JIM PLATT says Jack Charlton made his intentions very clear early on in his first days in charge of Middlesbrough.
The England World Cup winner was handed control on his 38th birthday after giving the club’s board a list of demands at his interview for the job.
Platt says Charlton set out his stall very early in his reign after they lost their first home game of the season to Fulham. It was only one of four defeats they would suffer in the whole campaign.
He remembers that Charlton hit the roof and it obviously worked as Boro next lost a game, when they were defeated 5-1 at Nottingham Forest, in early February.
“We won our first match at Portsmouth 1-0. Then, after the loss to Fulham, Jack did his nut.
“We’d never seen him in a bad temper before,” said Platt.
“Pre season had gone well. We had won all of our matches, but then we saw the other side of Jack.
“He said we would have a meeting on the Monday. Then, on the Monday, he apologised for losing his temper but lost his temper again and starting arguing.
“He told us we either did it his way or not at all.
“So, we did it his way and got promotion. We were very hard to beat and, after that Fulham game, went 23 games without defeat.
“We never dreamt it would finish up like that. We had the league won by Easter.”
Charlton pulled off a minor miracle in his first season when they raced to the title by a massive 15 points from Luton Town.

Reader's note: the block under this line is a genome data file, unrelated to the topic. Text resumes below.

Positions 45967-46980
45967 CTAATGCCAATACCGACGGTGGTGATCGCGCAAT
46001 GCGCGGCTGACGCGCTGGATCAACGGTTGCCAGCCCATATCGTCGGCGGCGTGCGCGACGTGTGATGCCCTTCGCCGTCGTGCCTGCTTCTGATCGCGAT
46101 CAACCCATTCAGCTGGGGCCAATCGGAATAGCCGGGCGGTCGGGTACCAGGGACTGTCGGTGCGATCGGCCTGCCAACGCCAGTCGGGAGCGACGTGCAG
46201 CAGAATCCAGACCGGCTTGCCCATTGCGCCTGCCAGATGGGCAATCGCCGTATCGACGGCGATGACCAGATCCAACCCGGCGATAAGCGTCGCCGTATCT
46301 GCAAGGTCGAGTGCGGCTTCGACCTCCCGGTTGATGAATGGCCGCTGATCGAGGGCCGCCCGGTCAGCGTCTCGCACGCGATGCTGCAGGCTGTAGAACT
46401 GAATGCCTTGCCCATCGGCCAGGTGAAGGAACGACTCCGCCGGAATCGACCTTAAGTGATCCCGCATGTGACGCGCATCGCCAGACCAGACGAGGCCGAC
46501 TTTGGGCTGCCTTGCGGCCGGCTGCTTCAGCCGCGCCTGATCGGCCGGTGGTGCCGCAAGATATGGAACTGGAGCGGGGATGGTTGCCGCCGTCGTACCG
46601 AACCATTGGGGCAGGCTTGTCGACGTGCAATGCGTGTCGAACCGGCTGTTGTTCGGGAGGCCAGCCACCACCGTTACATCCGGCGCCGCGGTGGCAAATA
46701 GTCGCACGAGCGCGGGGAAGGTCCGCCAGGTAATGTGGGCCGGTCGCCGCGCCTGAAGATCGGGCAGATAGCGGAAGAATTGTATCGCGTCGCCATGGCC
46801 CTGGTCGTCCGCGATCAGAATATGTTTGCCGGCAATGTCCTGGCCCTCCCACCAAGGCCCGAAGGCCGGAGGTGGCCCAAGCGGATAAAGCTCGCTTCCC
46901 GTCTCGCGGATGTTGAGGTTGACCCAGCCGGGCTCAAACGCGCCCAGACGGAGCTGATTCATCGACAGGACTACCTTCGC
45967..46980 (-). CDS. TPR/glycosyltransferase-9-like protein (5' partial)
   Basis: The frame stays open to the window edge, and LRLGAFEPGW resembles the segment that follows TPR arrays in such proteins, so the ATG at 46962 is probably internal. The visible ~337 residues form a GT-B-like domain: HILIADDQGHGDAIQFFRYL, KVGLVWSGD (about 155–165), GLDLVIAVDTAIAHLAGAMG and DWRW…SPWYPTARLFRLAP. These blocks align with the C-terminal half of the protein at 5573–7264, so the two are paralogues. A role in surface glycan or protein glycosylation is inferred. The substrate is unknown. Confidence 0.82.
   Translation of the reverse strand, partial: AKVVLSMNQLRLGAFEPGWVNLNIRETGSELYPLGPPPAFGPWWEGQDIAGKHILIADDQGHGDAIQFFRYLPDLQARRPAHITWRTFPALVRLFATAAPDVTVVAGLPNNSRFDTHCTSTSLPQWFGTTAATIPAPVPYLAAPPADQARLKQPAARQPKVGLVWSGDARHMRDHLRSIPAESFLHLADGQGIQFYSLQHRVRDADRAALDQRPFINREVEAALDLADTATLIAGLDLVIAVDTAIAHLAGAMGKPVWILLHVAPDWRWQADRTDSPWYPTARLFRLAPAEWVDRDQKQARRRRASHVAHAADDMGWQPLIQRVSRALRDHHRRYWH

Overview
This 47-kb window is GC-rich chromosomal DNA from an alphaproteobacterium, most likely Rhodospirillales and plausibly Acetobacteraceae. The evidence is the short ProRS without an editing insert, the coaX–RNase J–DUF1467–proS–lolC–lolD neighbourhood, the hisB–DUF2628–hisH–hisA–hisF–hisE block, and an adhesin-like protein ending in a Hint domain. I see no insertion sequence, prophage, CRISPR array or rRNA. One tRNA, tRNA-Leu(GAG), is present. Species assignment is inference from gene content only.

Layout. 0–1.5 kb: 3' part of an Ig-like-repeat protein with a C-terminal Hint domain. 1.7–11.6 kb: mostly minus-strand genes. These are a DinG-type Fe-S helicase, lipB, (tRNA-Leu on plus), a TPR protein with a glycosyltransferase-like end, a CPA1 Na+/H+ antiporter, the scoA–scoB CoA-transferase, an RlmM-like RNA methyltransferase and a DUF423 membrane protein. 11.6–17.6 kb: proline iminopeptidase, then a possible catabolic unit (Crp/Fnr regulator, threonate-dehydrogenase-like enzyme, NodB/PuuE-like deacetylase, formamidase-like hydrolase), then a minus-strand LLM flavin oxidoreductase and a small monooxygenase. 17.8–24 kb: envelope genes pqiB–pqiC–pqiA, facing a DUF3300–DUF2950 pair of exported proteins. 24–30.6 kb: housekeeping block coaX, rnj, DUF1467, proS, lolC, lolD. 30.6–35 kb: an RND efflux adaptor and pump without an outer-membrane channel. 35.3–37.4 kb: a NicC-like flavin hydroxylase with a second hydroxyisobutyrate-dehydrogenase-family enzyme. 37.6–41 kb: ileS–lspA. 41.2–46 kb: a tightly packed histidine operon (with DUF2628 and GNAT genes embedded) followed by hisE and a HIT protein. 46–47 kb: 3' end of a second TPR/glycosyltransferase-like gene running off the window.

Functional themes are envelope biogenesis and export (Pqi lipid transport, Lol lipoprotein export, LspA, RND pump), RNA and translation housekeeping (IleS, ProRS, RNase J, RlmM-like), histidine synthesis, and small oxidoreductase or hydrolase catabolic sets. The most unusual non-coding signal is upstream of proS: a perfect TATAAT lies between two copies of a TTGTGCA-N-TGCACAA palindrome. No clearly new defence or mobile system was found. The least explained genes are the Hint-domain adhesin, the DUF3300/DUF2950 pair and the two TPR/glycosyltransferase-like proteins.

But Platt doubts that Charlton’s no-nonsense management style would go down well today.
“Jack took over a good team, under Stan Anderson,” he said. “We had been in the top four but he couldn’t get us promotion. But he bought in Bobby Murdoch from Celtic and he was the missing link.
“I don’t think Jack could manage nowadays because he wouldn’t put up with agents. And players earn fortunes.
“We went into Jack looking for a new contract, especially when he got promoted, looking for a £50 pay rise, which was a good rise.
“As soon as you got through the door, Jack would ask what you wanted. So, instead of asking for £50, you asked for £30 before coming out with £10 thinking you had done well.”
Brian Taylor: A central defender who settled in the Rochdale area, where he has worked on his former club’s Football in the Community scheme.
Eric McMordie: A midfielder who worked for a builder’s merchant before opening a couple of newsagents in Middlesbrough.
Harry Charlton: A midfielder who was not related to Jack. Returned to his native Gateshead and has worked as a hospital porter in Newcastle.
Malcolm Poskett: A striker who became a plater after being released by Jack Charlton. Settled in the Carlisle area, where he works as a car salesman.
Tony McAndrew: The defender has been youth team coach at Leicester City and Stoke City, but in 1999 returned to Aston Villa for a second time and is head of academy coaching.
Bill Gates: An England youth defender and the brother of Eric. He owned a chain of sports shops before selling up and retiring to the Cayman Islands.
Jim Cochrane: A left-back who qualified as a solicitor more than 30 years ago and is now running his own practice, Cochrane’s, in Stockton-on-Tees.
Peter Creamer: A defender who worked for TNT in Australia, before returning home to open a pub in Bishop Auckland. Then became a sales rep for a brewer.
Pat Cuff: A goalkeeper who went on to run a chain of betting shops on Teesside with his brother, before selling to Coral.